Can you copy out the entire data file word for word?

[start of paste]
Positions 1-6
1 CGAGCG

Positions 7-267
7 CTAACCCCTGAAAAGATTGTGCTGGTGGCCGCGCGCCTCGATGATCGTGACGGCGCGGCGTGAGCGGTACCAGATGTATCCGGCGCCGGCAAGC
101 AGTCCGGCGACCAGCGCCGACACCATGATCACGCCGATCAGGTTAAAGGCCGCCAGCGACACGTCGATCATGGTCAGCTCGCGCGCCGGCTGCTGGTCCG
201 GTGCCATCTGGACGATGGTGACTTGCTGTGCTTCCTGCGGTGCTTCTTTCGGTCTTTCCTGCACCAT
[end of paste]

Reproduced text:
Positions 1-6
1 CGAGCG

Positions 7-267
7 CTAACCCCTGAAAAGATTGTGCTGGTGGCCGCGCGCCTCGATGATCGTGACGGCGCGGCGTGAGCGGTACCAGATGTATCCGGCGCCGGCAAGC
101 AGTCCGGCGACCAGCGCCGACACCATGATCACGCCGATCAGGTTAAAGGCCGCCAGCGACACGTCGATCATGGTCAGCTCGCGCGCCGGCTGCTGGTCCG
201 GTGCCATCTGGACGATGGTGACTTGCTGTGCTTCCTGCGGTGCTTCTTTCGGTCTTTCCTGCACCAT